I have to admit, I was surprised by this one. For years, I subscribed to the belief that cellphone batteries should be well drained before recharging. The thinking was, if you didn’t train the battery by taking it from full to empty almost every time, eventually it would forget its own capacity and thus slip into decline.
— Image by Thinkstock.com
You’ve heard it too, right?
Well, it’s wrong. It’s a myth. In fact, you can damage the battery if you run it from full to empty all the time.
I learned this at gizmodo.com, a credible technology site that I graze fairly frequently.
“Battery memory is a real thing,” the article states, “but it applies to nickel-based batteries. Your trusty (phone) doubtlessly has a lithium-ion battery, and it needs to be treated a little differently.”
To extend the life of your lithium-ion battery, you need to keep charged at 40 per cent or more as much as possible. Never, ever run the battery to zero per cent, as this can cause serious damage. And if you can help it, don’t charge the battery all the way to 100 per cent every time.
Apparently, the ideal is to charge it to 80 per cent, run it to 40 and then recharge. It is advisable to drain it almost completely once a month for “calibration,” but that’s it.
And that is the exact opposite of what I’ve been doing. How about you?
One other thing: lithium-ion batteries don’t like heat. This includes running heat, so keep the phone well ventilated if you’re using it constantly (that is, don’t keep it cupped in the warm palm of your hand). It also includes recharging heat, which is another good reason to stop the charge at 80 per cent. And it even includes ambient heat, like being left in a hot car — one of the worst things you can do to your phone’s battery.
To read this article for yourself, go to gizmodo.com and search for “How to take care of your smartphone battery the right way.” And if you Google “How to care for lithium-ion batteries” you will find a variety of sites that support the above — most notably batteryuniversity.com — and even a few that repeat old myths.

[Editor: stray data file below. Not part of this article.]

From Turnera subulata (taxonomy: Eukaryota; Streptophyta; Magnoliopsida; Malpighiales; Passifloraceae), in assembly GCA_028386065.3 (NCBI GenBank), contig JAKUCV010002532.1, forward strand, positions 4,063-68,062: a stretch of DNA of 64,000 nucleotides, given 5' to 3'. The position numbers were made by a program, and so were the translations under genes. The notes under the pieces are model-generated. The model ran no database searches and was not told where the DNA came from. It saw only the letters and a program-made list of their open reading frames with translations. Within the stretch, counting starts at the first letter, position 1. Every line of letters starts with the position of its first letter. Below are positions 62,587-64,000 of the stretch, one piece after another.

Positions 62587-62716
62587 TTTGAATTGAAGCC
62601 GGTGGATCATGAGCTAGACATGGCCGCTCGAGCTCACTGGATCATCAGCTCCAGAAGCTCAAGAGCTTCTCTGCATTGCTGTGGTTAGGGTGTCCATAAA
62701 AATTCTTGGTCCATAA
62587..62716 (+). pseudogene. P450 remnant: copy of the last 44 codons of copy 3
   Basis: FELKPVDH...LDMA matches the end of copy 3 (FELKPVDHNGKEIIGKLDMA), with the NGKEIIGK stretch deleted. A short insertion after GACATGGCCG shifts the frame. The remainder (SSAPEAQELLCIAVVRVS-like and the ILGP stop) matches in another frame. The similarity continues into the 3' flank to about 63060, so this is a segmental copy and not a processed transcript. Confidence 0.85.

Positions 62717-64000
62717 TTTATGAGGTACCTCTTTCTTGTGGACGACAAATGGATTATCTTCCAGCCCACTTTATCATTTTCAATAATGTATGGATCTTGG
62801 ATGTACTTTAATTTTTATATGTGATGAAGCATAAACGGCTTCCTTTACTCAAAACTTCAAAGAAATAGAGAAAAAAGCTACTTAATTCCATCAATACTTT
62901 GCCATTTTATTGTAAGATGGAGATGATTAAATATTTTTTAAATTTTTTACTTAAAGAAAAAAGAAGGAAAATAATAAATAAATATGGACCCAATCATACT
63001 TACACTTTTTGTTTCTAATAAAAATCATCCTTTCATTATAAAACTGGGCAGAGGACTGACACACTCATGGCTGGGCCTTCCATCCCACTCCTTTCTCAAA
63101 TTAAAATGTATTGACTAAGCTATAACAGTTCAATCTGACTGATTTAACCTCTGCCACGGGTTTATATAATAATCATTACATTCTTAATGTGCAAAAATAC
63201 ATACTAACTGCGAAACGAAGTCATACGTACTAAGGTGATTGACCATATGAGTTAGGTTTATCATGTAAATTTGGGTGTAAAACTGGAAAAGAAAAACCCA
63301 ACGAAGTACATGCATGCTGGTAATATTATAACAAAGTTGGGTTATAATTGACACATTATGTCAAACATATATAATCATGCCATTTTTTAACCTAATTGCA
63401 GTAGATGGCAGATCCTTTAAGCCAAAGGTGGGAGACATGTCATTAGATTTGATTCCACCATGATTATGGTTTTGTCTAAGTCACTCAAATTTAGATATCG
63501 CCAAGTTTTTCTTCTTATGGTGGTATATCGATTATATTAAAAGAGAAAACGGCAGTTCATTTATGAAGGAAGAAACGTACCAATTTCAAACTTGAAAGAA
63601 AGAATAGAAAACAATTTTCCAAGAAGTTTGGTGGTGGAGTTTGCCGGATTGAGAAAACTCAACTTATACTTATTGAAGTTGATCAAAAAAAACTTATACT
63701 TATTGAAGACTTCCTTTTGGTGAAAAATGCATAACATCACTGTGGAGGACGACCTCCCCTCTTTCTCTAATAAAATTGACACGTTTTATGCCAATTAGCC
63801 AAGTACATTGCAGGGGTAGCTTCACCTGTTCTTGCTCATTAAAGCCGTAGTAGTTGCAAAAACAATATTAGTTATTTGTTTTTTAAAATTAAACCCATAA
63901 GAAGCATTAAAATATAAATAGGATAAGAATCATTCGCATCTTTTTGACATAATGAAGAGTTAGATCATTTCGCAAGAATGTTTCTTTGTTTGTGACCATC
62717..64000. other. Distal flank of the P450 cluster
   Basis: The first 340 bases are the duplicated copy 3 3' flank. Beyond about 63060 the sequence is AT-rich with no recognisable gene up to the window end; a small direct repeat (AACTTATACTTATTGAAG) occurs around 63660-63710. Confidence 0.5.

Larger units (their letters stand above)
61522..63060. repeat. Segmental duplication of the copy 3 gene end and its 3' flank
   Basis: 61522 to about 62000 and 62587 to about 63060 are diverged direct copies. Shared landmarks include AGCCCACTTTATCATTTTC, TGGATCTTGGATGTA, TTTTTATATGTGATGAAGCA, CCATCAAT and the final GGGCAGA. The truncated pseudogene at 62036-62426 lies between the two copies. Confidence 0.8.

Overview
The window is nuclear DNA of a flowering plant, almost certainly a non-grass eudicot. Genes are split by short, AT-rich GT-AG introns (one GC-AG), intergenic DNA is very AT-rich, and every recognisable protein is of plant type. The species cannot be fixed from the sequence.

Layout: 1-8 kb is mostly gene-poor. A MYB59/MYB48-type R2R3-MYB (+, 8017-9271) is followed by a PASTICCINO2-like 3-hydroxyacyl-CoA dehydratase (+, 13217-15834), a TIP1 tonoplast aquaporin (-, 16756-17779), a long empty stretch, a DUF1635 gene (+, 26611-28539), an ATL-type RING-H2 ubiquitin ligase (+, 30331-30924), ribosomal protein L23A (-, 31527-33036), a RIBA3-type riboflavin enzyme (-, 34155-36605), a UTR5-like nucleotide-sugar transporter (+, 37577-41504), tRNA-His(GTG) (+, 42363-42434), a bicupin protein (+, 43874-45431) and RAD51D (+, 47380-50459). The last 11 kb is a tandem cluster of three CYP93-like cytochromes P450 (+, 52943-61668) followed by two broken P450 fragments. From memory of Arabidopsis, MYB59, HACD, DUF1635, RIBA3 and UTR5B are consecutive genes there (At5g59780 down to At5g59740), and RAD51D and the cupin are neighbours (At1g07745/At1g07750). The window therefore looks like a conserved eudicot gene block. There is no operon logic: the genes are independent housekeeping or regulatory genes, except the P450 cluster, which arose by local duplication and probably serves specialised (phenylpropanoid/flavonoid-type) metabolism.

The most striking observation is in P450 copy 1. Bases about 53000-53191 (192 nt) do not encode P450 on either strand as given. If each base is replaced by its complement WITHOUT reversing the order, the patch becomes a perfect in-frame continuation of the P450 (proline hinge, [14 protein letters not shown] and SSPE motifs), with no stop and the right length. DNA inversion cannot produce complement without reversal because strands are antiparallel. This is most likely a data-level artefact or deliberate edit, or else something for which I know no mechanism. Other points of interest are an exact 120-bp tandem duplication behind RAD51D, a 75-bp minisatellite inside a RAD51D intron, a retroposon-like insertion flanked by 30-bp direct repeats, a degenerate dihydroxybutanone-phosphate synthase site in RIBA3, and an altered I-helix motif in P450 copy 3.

On Feb. 3, I told you about the Tivoli tabletop radio and the issues I encountered with AM radio reception, which was not good, both at home and my place of work.
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Soon after that column appeared I received an email from Tivoli’s publicity people, who were “interested in looking into this further and rectifying your unhappiness with your purchase.”
There was some back forth — they had questions about where it was positioned, did I try moving the radio around, was I in a metal building, and so on — but the problem was not resolved. There was talk of bringing the radio in to have it looked at, or even returning the product for refund.
In the end, they came back with a solution that I had already figured out: I needed to buy an external AM antenna. I placed one on back order at West End Electronics, where I purchased the Tivoli.
The antenna arrived two weeks later. I planked down the $12, brought it home, plugged in and switched on.
It was better, to be sure, but not perfect. I tried repositioning the antenna (and radio) several times, but there was still a slight crackle in the background. I took it to work and tried it there, with the same result: an improved signal, but not quite perfect.
It would be easy to blame CBC’s broadcast signal for this, except I have other, much cheaper radios at home and at work and both pull in CBC with perfect clarity.
I’ve decided to keep the Tivoli because it works and sounds great on Bluetooth, both for iPod tunes and streaming radio. But I have to say, I’m disappointed in the quality of radio reception. If you are an avid CBC listener and live in St. John’s (I can’t say this is an issue everywhere), I suggest passing on the Tivoli.